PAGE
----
there is little other than eyewall replacement cycles to keep the
hurricane from intensifying further as indicated by all of the
intensity guidance.  The new intensity forecast calls for continued
strengthening to near category 5 strength, although at a slower rate
than what occurred during the last 30 h.  Florence is expected to
encounter southwesterly shear near the 72 h point, which could
cause slight weakening before landfall.  However, there remains high
confidence that Florence will be a large and extremely dangerous
hurricane, regardless of its exact intensity.

The initial motion is 290/11.  A building mid-level ridge over the
northwestern Atlantic is expected to steer Florence
west-northwestward to northwestward with an increase in forward
speed during the next 48 h.  After that time, a marked decrease in
forward speed is likely as another ridge builds over the Great
Lakes to the north of Florence.  The track guidance continues to
show some spread between the ECMWF on the left side of the envelope
and the GFS on the right side.  Overall, though, the guidance has
again shifted a little to the right, and the 72-96 h points are
nudged just a little to the right from the previous forecast.  It is
important not to focus on the exact forecast track as average NHC
errors at days 3, 4, and 5 are about 100, 140 and 180 n mi,
respectively, and dangerous hazards will extend well away from the
center.

The NOAA G-IV jet will continue to conduct synoptic surveillance
missions every 12 h through at least Wednesday. In addition, special
0600 UTC and 1800 UTC radiosonde launches have been expanded to
additional upper-air stations across the U.S. to collect extra data
for the numerical models.  The next Air Force Reserve Hurricane
Hunter mission into Florence is scheduled for near 12Z.

Key Messages:

1. A life-threatening storm surge is likely along portions of the
coastlines of South Carolina, North Carolina, and Virginia, and
a Storm Surge Watch will likely be issued for some of these areas by
Tuesday morning. All interests from South Carolina into the mid-
Atlantic region should ensure they have their hurricane plan in
place and follow any advice given by local officials.

2. Life-threatening freshwater flooding is likely from a prolonged
and exceptionally heavy rainfall event, which may extend inland over
the Carolinas and Mid Atlantic for hundreds of miles as Florence is
expected to slow down as it approaches the coast and moves inland.

3. Damaging hurricane-force winds are likely along portions of the
coasts of South Carolina and North Carolina, and a Hurricane Watch
will likely be issued by Tuesday morning.  Damaging winds could also
spread well inland into portions of the Carolinas and Virginia.

4. Large swells affecting Bermuda and portions of the U.S. East
Coast will continue this week, resulting in life-threatening surf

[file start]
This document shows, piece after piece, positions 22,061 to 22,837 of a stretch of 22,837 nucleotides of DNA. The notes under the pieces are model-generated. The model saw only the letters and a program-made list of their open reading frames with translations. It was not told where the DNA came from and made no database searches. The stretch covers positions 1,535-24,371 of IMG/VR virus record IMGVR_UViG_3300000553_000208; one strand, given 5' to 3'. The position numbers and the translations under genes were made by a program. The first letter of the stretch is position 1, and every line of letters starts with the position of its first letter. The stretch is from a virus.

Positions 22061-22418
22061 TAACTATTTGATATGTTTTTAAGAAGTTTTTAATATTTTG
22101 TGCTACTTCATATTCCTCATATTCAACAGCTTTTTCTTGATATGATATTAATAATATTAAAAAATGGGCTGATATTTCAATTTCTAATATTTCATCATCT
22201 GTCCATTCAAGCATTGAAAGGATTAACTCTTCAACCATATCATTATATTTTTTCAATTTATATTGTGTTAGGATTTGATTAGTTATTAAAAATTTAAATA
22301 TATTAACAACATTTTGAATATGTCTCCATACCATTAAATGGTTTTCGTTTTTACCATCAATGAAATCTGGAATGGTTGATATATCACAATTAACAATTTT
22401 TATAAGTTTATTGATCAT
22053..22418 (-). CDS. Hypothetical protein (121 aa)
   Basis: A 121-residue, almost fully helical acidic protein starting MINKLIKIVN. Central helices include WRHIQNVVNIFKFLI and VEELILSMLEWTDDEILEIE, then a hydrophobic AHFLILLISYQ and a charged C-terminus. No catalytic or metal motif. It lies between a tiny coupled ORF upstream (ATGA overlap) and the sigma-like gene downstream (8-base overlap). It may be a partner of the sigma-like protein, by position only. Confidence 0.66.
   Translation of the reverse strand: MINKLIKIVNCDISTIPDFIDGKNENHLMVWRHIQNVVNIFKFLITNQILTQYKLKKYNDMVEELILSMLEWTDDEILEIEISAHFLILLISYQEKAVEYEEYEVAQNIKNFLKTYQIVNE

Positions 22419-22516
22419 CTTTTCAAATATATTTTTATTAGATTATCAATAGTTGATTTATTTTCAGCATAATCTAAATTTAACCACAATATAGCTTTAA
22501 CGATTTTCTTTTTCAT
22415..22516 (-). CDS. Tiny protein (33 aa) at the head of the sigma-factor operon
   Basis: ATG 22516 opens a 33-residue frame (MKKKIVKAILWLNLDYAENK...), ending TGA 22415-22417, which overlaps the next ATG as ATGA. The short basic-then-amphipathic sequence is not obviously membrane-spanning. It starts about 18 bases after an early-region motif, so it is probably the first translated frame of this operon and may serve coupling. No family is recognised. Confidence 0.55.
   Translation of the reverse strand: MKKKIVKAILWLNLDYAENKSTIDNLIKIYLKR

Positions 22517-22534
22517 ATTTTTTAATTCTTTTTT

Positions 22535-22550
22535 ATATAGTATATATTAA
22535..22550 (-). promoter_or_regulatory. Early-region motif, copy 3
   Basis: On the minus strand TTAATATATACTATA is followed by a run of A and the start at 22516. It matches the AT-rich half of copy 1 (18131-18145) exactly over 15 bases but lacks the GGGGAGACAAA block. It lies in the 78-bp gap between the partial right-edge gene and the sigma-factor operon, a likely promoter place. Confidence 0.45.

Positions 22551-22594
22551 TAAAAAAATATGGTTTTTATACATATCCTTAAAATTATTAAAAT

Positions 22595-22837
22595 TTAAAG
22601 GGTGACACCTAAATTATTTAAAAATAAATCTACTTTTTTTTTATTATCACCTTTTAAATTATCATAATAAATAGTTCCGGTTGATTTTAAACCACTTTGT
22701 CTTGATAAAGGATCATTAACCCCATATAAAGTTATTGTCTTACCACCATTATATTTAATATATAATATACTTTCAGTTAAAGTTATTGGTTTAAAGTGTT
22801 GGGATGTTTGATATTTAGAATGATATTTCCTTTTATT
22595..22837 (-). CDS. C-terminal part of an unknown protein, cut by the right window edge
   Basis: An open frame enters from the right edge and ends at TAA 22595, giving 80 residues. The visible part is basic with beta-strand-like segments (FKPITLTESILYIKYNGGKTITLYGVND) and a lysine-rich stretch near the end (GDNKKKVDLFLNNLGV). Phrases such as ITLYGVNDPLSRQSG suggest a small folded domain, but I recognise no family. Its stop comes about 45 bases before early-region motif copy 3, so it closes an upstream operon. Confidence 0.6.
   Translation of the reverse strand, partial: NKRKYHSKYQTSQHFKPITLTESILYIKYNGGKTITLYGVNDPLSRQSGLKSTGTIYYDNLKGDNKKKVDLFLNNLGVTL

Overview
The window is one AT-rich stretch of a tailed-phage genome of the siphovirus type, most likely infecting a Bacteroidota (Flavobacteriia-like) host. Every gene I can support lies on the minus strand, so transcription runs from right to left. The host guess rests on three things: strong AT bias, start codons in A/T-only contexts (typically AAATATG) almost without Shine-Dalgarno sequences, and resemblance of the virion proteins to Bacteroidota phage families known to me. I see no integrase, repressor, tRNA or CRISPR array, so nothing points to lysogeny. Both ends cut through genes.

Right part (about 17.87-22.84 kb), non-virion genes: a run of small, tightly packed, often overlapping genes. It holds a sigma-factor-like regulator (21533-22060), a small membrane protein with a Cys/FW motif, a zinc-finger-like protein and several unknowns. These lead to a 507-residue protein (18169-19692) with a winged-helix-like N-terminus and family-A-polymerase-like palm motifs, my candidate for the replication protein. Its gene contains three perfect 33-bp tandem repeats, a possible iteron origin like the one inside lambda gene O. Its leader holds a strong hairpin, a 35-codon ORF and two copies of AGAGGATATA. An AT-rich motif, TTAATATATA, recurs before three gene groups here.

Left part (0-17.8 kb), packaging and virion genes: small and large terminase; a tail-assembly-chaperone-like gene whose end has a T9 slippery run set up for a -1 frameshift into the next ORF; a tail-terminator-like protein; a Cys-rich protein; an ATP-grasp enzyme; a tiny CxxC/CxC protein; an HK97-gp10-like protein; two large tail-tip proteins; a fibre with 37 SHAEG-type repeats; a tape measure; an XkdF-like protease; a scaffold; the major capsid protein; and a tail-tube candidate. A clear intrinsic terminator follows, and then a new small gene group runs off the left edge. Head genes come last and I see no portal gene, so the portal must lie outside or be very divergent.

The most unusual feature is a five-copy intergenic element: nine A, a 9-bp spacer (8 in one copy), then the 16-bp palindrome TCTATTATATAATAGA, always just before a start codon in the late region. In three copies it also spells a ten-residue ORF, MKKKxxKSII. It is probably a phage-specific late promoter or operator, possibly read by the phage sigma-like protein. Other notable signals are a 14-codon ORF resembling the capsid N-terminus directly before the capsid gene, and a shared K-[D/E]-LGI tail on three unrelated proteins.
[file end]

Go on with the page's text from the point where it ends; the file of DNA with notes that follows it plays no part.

and rip currents.


FORECAST POSITIONS AND MAX WINDS

INIT  11/0300Z 25.9N  62.4W  120 KT 140 MPH
 12H  11/1200Z 26.5N  64.5W  125 KT 145 MPH
 24H  12/0000Z 27.9N  67.5W  130 KT 150 MPH
 36H  12/1200Z 29.6N  70.4W  135 KT 155 MPH
 48H  13/0000Z 31.3N  73.2W  130 KT 150 MPH
 72H  14/0000Z 34.0N  76.5W  120 KT 140 MPH
 96H  15/0000Z 35.5N  78.0W   50 KT  60 MPH...INLAND
120H  16/0000Z 36.5N  79.0W   25 KT  30 MPH...INLAND

$$
Forecaster Beven
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New NHC track forecast take it from extream Western Wake County on the 5 pm update to Extream Eastern Wake County and over Wake Forest on the 11 pm track update.

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4 minutes ago, olafminesaw said:

To kick off the 0z models, the ICON takes a pretty decent shift to the left with a landfall around Cape Lookout.

The great convergence has begun.

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1 hour ago, David Reimer said:

Honestly, it looks like the EWRC may already be well underway. It'll be critical to see how long it takes for the inner eye-wall to disintegrate, as that is when the outer can become dominant. Once that process completes expect a broadening of the wind field and probably a decent pressure drop. Winds may take a while to respond upward to any pressure drop with a broader wind field. It has been a 'rubber-band' effect in previous intense hurricanes. The pressure drops considerably, but winds don't increase for a while - until the 'rubberband' breaks and you see a rapid uptick in winds in the eyewall. (This explanation was for those of the general public who may have wandered onto this forum) 

 

I think a best case scenario for the coast would have been a later ERC, but tough to tell for sure...could very well be another.

The ambient environment when the ERC begins is often a good indicator of how well it will recover, thereafter, so it will likely shrug it off tomorrow.

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1 minute ago, 40/70 Benchmark said:

I think a best case scenario for the coast would have been a later ERC, but tough to tell for sure...could very well be another.

The ambient environment when the ERC begins is often a good indicator of how well it will recover, thereafter, so it will likely shrug it off tomorrow.

Convection already exploding around the center again. Starting to look more robust again. Not sure if ewrc finished but looks improved on satellite 

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Just now, StormChaser4Life said:

Convection already exploding around the center again. Starting to look more robust again. Not sure if ewrc finished but looks improved on satellite 

Could just be the diurnal minimum encouraging renewed convection and colder cloud tops.

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1 minute ago, StormChaser4Life said:

Convection already exploding around the center again. Starting to look more robust again. Not sure if ewrc finished but looks improved on satellite 

ERC can sometimes be accompanied by like a 50mph decrease in winds....but I don't think this one will.

JMO.....sorry for the clutter.